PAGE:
But even in those few days I was struck by the variety of characters, the perverse pride of some of the homeless (refusing to collect their weekly giros), and, it must be said, their preference, whatever any government does, for sleeping rough.
In 1933, Orwell pondered at length the question: 'Why are beggars despised? - for they are despised universally. I believe it is for the simple reason that they fail to earn a decent living. In practice nobody cares whether work is useful or useless, productive or parasitic; the sole thing demanded is that it should be profitable.'
A sterile debate in 1993. No one in England would admit to despising beggars; and few people probably do. (The Embankment hand-out comes from a philanthropic London solicitor.)
Margaret is 49 and sleeps under Blackfriars Bridge. 'I had to get away from Lincoln's Inn Fields,' she said. 'I couldn't stand the rats.'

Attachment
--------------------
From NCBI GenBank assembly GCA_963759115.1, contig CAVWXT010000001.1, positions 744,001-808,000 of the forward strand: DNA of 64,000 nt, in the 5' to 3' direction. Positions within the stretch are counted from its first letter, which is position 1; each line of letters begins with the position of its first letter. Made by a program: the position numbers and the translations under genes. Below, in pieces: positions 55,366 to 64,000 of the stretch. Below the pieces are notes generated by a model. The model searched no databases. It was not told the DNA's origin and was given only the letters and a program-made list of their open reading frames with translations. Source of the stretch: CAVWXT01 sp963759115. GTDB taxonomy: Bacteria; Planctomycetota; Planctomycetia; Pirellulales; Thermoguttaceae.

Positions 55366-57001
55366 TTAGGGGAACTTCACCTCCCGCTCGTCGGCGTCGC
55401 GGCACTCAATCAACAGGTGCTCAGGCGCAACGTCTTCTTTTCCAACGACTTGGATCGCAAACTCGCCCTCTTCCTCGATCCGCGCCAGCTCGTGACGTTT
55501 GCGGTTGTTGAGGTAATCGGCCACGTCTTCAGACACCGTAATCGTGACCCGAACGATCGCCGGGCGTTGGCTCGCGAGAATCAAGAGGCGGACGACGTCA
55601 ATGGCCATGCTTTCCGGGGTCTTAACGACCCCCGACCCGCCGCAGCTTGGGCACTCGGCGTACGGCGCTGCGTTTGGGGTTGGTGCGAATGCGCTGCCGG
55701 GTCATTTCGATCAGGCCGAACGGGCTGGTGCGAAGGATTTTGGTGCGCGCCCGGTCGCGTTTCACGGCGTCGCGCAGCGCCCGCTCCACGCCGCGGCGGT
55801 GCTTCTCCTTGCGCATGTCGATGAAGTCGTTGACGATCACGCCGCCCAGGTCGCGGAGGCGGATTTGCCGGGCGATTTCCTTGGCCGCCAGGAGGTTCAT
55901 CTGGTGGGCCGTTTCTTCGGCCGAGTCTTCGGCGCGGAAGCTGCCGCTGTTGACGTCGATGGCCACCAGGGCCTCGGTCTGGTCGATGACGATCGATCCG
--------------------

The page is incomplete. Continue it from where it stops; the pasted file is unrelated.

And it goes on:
She has a musical Irish brogue with a very refined manner of speech. There's a rumour, which she denies, that she was once a nun, but she does become visibly angry when she talks about some of her comrades stretching out and snoring in the pews of St Martin-in-the-Fields. She sits instead in the foyer of the Royal Festival Hall 'where nobody bothers you'; then moves to a library to read the papers.
When asked why she doesn't sleep indoors in a hostel for the homeless she replies: 'You are confined with people you can keep a discreet distance from on the streets.'
Carol is now 40, but has slept rough since coming down from Burnley, Lancashire, when she was 16. (I cannot recall meeting one homeless person who was actually from London).